Brand Barbie

Lizzie Hutchison explains why the advertising industry should learn from the pinkest film in history.

Two films* are coming out on July 21st, but only one of them has won at publicity. It’s pink. It’s shiny. And it’s got more merch than I’ve got emotional baggage. The Barbie movie is coming to a cinema near you, and I bet you can’t name a person on this planet who doesn’t know it. This is PR at its best. 

The press team should be knighted for their dedication to the cause. There is literally nothing left ‘unbarbied’. They have teased us with trailers, filters, collabs, pool-floats, Xboxes, ice-cream, and even A-LIFE-SIZED-RENTABLE-DREAMHOUSE. Andrew Mukamal – Margot Robbie’s stylist, has not slept on the job. He’s dressed her in a plethora of pleasingly pink outfits, and kept it fresh by recreating costumes from bygone Barbie dolls. *Chef’s kiss.* As Robbie tends to play it safe on the red carpet, it’s nice to see her kicking up her (pink, stiletto) heels, on the world tour. She looks like she’s having a great time, be that genuine or contractually mandated. 

What makes this all so successful, and what the team seem to have leant into, is the sense of fun. The snippets of film that we’ve been toying with (wahey) look like they’ve been directed with Greta Gerwig’s customary sense of humour. Ironic, but not scathing. Which has helped bring Barbie into 2023. Historically, Barbies are somewhat of a contentious subject. I – naturally – was a huge fan and played with them way after it was cool. But then I’ve also dressed like one ever since, so there is some margin for error in my judgement. I can completely appreciate that the dolls could be seen to promote a particular beauty standard to children, and that’s obviously not ok.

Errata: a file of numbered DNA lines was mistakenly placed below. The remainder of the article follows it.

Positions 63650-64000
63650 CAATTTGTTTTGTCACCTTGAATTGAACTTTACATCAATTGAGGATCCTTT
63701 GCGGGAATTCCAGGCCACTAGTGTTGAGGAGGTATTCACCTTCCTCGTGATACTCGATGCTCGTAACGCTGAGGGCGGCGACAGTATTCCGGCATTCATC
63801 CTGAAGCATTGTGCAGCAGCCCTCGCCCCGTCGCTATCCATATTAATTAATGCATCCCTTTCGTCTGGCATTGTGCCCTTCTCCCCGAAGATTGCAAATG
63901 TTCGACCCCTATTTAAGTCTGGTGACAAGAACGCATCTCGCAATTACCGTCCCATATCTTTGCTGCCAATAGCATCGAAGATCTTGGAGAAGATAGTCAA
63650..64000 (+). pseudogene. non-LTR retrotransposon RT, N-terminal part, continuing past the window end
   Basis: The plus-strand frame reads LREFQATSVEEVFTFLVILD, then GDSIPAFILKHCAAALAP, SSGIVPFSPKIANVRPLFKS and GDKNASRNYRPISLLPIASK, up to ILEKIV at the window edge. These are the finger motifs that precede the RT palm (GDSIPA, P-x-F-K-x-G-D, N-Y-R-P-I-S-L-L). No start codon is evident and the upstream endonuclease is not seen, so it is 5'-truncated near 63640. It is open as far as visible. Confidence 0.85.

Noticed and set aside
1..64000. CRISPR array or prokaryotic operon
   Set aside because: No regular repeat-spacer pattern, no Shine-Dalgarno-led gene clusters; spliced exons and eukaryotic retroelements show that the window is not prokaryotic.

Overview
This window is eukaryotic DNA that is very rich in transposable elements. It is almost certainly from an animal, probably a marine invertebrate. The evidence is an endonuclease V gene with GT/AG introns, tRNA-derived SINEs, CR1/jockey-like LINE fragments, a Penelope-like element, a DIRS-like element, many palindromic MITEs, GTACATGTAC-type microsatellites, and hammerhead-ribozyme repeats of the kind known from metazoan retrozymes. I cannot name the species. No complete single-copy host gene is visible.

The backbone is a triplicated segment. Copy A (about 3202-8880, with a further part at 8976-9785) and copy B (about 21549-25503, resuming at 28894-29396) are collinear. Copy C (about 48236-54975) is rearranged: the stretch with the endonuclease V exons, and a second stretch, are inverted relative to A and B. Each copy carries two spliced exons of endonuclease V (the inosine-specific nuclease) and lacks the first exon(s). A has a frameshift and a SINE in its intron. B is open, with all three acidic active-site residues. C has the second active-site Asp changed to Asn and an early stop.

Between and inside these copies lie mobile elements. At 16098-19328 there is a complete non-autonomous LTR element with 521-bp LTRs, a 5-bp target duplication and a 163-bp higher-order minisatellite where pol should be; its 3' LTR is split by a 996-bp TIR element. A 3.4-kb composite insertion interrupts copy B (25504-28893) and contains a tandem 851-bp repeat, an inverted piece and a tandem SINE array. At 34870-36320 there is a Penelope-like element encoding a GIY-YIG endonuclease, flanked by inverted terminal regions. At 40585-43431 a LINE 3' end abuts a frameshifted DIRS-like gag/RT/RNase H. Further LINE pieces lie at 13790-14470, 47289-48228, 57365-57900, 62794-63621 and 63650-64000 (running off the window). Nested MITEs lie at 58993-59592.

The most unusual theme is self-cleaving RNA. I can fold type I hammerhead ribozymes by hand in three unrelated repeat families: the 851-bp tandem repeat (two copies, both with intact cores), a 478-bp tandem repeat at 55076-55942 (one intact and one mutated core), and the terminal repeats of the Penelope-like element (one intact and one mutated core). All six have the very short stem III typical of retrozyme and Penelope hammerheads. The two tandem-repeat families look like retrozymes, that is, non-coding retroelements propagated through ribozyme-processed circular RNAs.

Which is why I’m glad that although yes, they’ve cast the classically beautiful Robbie in the role of the doll, the film is careful to have many ‘Barbies’ with different physical appearances. It’s diverse and inclusive, which is as important to convey in advertising as it is film. All little girls should be seeing themselves represented as a Barbie, even if she is wearing more glitter than most Pride floats. 

I believe much is made of the Barbies having jobs, which shifts the focus from their appearance onto their opportunities, and in doing so, creates a more interesting story. Ken however, does not. The film’s tagline ‘She’s everything, he’s just Ken’ subverts the ‘dumb blonde’ stereotype associated with Barbie, although possibly strays into misandry. Not one for the sensitive, I guess. 

But for the advertising creatives among us, it’s imaginative. The film’s set design and costuming suggests we’re about to embark on a whimsical adventure, that’s the right side of reality. Gerwig’s level of attention to detail is enough to satiate the most pernickity of Art Directors, even invoking a global shortage of the perfect pink paint. It’s all designed to create a sense of “authentic artificiality”. And if that isn’t a metaphor for advertising, then stick me in a Dreamhouse and call me Ken. 

*The other is Oppenheimer. Or Oppen-part-timer-in-the-PR-stakes if you will.